One can both deplore racism and acknowledge that sometimes the deck contains a race card
by John Mendelssohn
In the land to which I am reluctantly repatriated, a Conservative Member of Parliament who served a long time in the British army was relieved last week of some of his power and influence for recalling, among other things, that “a lot of ethnic minority soldiers…were idle and useless, but…used racism as cover for their misdemeanours.”
I’ve never been in the British army, nor even, owing to strenuous effort, in its American equivalent, but I’ve been in plenty of American post offices, and, right after the birth of my daughter, when I was intent on a steady paycheck, I worked as a word processor jockey at the law firm of Pillsbury Madison & Sutro in San Francisco, and I think I may know where this MP was, you know, coming from.
At PMS, I had the great pleasure of working at one point with a Ms. Jan Broadnax, who was black. Ms. Broadnax arrived late every day, went home early, and devoted at least 45 minutes of every hour to chatting on the telephone, ensuring that her fingernails, to which tiny jewels were commonly affixed, always looked really, really good, and taking cigarette breaks. It was my job, I came to understand, to try to pick up the slack. When I complained, I was summarily transferred to another, less salubrious, floor of the building. PMS didn’t have only a lot of floors, but multiple buildings for them.
Over the three excruciating years I endured there, I encountered around a dozen Broadnaces in different places, in different litigation groups. (Perhaps the most notable of which, at least in terms of the Orwellianishness of its name, was the environmental group, whose job it was to represent big industrial polluters sued under the Environmental Protection Act). It was, as I suspect it remains, a good time to be black and a woman at Pillsbury Madison & Sutro. They’d have had to throw an attorney out a window (as I longed so often to do!) to get fired.
And the post offices! The last time I was in the-land-o'-the-free, they were full of so-called civil servants who made La Broadnax look in comparison like Horatio Alger. If I could get a refund for every minute I’ve stood in an immobile post office queue while black women employees interrupted their shrill gossiping only long enough to sneer disdainfully at the poor devils waiting for their attention, I wouldn’t be turning 60 in May, but late August.
Now then. Were there also exemplarily conscientious and hard-working black employees at PMS and in the American civil service? Absolutely. And did they have plenty of lazy, irresponsible, even foul-smelling white colleagues? Absolutely. And is it tragic that racism has for so long been so deeply entrenched in American society, to the tune of lazy, irresponsible, foul-smelling whites getting jobs and promotions for which conscientious and hard-working black counterparts have been infinitely better qualified? Absolutely.
Do I deplore everything about racism, and xenophobia, and homophobia, and sexism? Absolutely, and if you present the preceding paragraphs as evidence to the contrary, shame on you.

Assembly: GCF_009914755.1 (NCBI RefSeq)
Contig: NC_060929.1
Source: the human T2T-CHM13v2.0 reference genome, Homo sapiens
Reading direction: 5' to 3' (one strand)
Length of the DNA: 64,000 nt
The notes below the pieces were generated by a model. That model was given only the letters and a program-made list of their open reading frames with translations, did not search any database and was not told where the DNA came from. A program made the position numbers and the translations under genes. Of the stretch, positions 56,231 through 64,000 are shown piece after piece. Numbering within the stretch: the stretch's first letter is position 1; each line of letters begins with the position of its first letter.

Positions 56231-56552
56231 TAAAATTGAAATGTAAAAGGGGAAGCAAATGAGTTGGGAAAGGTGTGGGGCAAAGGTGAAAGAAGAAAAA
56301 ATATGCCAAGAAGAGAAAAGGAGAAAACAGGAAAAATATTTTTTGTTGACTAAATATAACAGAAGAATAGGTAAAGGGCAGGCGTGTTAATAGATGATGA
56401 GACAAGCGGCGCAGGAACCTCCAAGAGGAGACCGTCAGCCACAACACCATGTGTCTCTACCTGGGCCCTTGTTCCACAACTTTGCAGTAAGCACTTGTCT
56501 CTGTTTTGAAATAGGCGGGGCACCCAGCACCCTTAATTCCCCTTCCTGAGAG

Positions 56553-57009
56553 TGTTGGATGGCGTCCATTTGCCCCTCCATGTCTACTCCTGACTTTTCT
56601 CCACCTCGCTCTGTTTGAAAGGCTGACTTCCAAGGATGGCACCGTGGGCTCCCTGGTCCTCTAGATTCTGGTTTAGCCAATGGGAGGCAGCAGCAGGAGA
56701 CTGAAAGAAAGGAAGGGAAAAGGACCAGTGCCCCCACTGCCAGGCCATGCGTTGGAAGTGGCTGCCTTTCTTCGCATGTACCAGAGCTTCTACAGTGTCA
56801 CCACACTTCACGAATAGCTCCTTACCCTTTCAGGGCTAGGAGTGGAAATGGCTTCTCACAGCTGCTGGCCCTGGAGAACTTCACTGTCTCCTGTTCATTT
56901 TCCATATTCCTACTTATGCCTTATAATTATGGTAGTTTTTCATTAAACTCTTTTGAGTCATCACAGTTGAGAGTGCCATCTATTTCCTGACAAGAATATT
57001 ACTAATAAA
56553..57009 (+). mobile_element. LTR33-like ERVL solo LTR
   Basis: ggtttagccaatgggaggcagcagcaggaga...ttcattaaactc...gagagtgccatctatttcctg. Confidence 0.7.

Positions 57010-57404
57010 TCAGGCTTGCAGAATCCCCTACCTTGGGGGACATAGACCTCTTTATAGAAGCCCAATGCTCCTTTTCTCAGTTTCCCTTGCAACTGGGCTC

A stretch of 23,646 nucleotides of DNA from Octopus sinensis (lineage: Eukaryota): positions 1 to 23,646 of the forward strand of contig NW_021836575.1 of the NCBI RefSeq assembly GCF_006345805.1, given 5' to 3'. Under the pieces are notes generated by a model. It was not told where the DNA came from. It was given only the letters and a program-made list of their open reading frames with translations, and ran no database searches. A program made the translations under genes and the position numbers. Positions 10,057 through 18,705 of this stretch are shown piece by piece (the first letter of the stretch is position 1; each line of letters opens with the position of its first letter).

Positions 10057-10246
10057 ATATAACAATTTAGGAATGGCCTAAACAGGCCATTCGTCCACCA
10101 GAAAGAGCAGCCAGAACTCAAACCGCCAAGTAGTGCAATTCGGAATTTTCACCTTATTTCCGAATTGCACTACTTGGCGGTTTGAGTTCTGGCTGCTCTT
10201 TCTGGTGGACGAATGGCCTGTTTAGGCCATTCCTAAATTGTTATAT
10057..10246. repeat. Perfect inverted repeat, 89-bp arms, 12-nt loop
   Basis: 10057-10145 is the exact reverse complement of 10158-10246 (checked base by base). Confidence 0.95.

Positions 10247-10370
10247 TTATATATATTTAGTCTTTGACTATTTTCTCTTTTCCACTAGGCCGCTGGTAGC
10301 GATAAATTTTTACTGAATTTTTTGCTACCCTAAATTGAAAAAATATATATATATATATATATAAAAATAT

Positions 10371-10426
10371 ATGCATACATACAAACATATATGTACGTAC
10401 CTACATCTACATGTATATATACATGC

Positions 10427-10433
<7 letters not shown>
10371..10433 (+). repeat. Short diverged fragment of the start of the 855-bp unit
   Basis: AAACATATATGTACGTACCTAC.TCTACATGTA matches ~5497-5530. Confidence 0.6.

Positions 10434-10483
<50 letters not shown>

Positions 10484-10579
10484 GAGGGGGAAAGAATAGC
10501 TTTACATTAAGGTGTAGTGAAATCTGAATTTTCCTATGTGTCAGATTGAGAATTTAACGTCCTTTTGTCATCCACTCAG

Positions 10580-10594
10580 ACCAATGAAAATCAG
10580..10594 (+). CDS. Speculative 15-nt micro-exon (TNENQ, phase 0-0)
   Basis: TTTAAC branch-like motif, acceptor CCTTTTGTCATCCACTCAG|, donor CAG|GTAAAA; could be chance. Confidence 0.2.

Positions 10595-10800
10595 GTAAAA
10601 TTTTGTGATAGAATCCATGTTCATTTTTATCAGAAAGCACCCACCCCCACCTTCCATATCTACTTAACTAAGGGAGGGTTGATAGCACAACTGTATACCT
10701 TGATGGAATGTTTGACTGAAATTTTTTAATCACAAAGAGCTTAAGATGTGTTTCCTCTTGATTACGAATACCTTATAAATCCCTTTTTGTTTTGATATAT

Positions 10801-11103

Martin Luther King Jr said, “He who lives with untruth lives in spiritual slavery.” That was true when blacks were denied decent employment because of their race, and it’s no less true now, when nobody would dare fire a member of certain ethnic groups. Racism doesn’t end, I don’t think, when one group stops oppressing another and instead patronises it, lets it get away with murder. It ends when the world’s Broadnaces are shown the door in spite of their colour just as much as their diligent co-workers are rewarded in spite of theirs.
For the record, I am by no means trying to get you to believe that I was as diligent as La Broadnax was lazy. I hated everything about Pillsbury Madison & Sutro (with the exception of a couple of really nice attorneys, who'd apparently slipped in when no one was watching), and brought my awesome full powers of passive aggression to bear on my work for the pompous little fascist cocksuckers who made up most of the PMS attorney population. Mindful that I’d be eligible for unemployment insurance if they fired me, I was their first male employee with a drop earring, their first male employee in a bolo tie (the '80s, you see), and then no tie at all, their first male employee in what I called sneakers and the Brits would have called trainers. That I was commonly seen to be hard-working was a function of the fact that, while my colleagues read or socialised or washed great huge handfuls of chocolates down with diet soft drinks when the pompous little fascist cocksuckers weren’t screaming for their semi-literate briefs to be revised, I typically worked on my own writing.
They wouldn’t fire even me! I had to resign. And then filed a successful lawsuit against them for having made me miserable. When their lawyer deposed me, he tried to embarrass me by asking if it were true that I’d worked for Larry FLynt Publications. Darn tootin’, I affirmed. And a much more decent and upstanding group of people there than at PMS too. He couldn’t help but guffaw. A lackey of fascists, but a good audience nonetheless, he.